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Josh Berry is the South Carolina 400 Favorite, But …

Everyone says they’re chasing Josh Berry and the JR Motorsports No. 8 on Saturday in the South Carolina 400 at Florence Motor Speedway.

Well, most everyone.

“Maybe in their own minds,” a confident Timothy Peters said in response to the sentiment.

Berry is the favorite to win the inaugural replacement race for the Myrtle Beach 400 even if the general manager and veteran racer from Nelson Motorsports isn’t willing to prematurely crown them. After all, Berry is the reigning NASCAR Advanced Auto Parts Weekly Series champion and has won races all across the Mid-Atlantic.

They’re also fast after two days of testing at Florence and four-time NASCAR champion Lee Pulliam wasn’t ashamed to admit.

“Yeah, he’s been really good all year,” Pulliam said. “They’ve had a really good year. I’ve had those kind of years. You hear people say, ‘they’re doing this’ or they’re doing that,’ but point is, when you’re on fire and you have something that is working, it comes easier.”

So, what has Peters so confidence that the 8 isn’t the clear-cut favorite?

The 40-year-old veteran finished second to Nolan Pope in the inaugural CARS Tour race at the track in October and led 55 of the final 56 laps, but just didn’t conserve enough tire as the Lee Faulk Development Racing No. 1 passed the No. 12 on the final corner.

“We had the car to beat and messed up behind the wheel and that cost us the win,” Peters said. “We’ve had a month to work on our stuff, and overall speed, we’ve gained as an organization, so we’ll see what happens. ”

Justin Johnson qualified ninth in the CARS Tour race in the Boyce McCaskill No. 08 and was running inside the top-10 until a mechanical failure forced him behind the wall.

The 33-year-old views Berry as the favorite, too.

“(Sam) Yarbrough is going to be tough as well,” Johnson “Josh is the one to beat until he proves something different,” I guess.

Berry won’t accept the label but he knows he’s good and will have a shot to win the race.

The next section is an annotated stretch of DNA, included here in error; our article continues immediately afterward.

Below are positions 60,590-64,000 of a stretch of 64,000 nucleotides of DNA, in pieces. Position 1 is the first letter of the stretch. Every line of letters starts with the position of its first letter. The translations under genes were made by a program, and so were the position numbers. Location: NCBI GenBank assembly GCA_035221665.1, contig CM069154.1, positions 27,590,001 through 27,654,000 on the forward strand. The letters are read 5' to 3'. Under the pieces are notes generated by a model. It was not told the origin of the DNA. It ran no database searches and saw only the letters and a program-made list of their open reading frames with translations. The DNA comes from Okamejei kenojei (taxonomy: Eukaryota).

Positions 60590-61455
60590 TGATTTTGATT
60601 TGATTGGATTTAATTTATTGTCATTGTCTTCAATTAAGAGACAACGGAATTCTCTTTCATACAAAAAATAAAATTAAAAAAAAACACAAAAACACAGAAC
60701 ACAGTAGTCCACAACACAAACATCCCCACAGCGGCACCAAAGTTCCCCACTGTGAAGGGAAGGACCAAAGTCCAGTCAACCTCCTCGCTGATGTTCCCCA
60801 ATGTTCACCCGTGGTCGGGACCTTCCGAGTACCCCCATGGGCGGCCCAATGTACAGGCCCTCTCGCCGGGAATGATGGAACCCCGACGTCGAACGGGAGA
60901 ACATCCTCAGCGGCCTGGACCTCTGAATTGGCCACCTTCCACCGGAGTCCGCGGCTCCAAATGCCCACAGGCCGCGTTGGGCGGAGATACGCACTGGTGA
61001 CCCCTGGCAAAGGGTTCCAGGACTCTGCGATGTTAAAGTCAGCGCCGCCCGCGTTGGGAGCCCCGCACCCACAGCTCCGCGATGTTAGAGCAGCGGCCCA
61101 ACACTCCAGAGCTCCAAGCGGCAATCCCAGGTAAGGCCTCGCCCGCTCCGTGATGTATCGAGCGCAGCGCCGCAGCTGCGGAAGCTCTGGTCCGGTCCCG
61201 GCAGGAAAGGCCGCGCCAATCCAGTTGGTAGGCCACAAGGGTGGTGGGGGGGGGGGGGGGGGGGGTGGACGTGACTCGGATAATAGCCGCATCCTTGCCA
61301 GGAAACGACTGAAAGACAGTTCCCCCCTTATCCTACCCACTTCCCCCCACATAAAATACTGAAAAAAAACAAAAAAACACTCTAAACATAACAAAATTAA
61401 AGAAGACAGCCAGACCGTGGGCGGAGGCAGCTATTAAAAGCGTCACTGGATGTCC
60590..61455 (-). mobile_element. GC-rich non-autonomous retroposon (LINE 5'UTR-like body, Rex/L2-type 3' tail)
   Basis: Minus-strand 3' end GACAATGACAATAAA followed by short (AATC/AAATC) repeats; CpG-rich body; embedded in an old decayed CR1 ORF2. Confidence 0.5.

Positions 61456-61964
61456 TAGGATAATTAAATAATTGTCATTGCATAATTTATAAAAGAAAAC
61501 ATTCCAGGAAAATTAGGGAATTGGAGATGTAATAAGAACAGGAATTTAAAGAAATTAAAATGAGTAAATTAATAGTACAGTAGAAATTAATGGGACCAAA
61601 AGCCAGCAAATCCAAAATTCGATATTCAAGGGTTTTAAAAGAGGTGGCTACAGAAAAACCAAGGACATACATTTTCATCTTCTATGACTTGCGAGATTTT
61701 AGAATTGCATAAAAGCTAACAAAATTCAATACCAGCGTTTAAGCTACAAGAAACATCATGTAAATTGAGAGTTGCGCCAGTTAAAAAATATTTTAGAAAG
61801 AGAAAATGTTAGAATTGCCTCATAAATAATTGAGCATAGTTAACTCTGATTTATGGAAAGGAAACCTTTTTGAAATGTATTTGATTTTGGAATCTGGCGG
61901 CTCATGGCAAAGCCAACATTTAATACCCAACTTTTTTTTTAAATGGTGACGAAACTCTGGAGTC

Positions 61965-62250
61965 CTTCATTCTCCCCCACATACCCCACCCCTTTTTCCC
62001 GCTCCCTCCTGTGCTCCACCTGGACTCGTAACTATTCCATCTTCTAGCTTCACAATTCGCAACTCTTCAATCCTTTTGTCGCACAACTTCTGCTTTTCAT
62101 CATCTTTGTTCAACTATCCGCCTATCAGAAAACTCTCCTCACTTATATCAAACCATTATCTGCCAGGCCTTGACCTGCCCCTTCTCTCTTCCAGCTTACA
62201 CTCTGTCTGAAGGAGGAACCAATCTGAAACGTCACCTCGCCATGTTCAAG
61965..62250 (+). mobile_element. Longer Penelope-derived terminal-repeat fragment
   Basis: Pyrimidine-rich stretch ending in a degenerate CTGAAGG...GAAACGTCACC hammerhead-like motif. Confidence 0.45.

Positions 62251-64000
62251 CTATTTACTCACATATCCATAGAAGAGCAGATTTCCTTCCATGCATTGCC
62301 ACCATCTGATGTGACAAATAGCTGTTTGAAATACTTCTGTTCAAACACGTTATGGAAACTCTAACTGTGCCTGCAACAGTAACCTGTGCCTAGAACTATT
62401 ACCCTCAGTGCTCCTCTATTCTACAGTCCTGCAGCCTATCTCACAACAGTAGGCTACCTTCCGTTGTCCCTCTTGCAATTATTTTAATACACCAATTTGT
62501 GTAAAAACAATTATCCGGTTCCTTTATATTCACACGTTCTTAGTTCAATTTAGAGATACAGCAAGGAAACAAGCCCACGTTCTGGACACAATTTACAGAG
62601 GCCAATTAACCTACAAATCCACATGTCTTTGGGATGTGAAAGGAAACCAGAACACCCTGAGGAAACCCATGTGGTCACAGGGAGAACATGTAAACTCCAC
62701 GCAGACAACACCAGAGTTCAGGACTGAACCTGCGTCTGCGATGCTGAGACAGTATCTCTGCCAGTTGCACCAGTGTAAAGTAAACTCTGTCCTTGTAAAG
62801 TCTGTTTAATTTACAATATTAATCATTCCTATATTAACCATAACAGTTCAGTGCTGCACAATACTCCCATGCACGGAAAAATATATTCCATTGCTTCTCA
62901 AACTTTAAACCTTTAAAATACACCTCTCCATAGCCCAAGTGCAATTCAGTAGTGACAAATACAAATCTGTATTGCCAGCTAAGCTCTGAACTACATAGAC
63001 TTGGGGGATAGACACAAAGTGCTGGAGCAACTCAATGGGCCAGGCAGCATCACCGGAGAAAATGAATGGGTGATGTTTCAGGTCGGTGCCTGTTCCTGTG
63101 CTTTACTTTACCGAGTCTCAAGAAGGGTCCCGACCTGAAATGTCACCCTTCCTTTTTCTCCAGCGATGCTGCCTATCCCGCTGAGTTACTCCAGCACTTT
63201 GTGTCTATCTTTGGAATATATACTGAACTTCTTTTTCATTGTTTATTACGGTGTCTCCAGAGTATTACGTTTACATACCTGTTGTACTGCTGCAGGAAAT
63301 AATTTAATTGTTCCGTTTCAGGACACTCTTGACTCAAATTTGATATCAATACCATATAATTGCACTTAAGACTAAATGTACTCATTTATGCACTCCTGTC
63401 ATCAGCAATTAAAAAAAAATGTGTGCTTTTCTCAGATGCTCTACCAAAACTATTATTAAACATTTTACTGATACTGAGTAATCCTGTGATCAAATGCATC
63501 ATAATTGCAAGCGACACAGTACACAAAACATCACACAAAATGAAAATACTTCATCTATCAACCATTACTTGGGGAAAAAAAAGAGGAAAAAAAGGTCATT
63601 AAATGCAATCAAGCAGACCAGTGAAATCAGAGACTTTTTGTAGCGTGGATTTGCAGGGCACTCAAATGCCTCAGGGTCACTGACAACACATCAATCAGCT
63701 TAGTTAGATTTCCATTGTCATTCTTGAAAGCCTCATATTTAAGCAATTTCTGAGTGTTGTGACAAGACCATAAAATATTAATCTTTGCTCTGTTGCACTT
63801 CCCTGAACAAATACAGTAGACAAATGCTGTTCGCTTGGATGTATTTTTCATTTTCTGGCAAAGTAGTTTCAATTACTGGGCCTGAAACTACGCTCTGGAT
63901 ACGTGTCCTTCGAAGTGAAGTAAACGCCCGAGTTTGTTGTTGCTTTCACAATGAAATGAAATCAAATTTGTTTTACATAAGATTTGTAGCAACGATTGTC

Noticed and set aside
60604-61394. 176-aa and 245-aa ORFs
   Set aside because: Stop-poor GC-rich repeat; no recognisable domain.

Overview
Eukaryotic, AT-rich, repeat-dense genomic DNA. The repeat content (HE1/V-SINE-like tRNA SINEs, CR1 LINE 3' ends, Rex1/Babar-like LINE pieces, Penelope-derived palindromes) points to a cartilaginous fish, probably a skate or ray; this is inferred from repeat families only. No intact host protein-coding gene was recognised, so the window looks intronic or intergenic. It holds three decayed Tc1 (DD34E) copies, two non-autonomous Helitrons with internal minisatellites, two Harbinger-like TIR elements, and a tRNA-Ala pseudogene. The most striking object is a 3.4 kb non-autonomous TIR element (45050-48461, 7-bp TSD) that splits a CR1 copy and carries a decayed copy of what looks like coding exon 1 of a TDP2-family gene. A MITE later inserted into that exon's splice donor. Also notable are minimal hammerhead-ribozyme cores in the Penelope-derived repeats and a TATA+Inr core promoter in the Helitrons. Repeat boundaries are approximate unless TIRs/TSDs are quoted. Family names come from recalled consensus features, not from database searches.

“I think so,” Berry said. “It’s taken me awhile to figure this place out. I think we have a really good car. I’m not sure how the race is going to play out. There’s tire wear but it’s not as bad as Myrtle Beach, but the format is exactly the same as The Beach.

“So, there’s a lot that I’m not sure about until we race. We just have to keep the tires under it.

“For me, myself, I wish we were racing right now, because our car is better when the sun is out. None of us have practiced at night, so it’s hard to say.”

Pulliam is driving the No. 78 car typically raced by his client, Corey Heim, who couldn’t make the trip this weekend. The 32-year-old is typically serving as crew chief, so he knows what this car needs. Pulliam also made a one-off start at Florence in October so has also adapted to the track.

He was also a master of Myrtle Beach style tire management.

“The first 100 to 200 laps are going to be about tire management and riding,” Pulliam said, but the last 25 laps, there will be a lot of beating and banging. Probably a lot of cautions. I just think you have to be at the right place at the right time.

“You’re going to have to manage the rear tires, but you can burn off the front as well.”

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Matt Weaver is the owner and founder of Short Track Scene. Weaver grew up in the sport, having raced himself before becoming a reporter in college at the University of South Alabama. He is also the associate motorsports editor of Autoweek Magazine and its website, which allows him to cover the highest levels of the sport.

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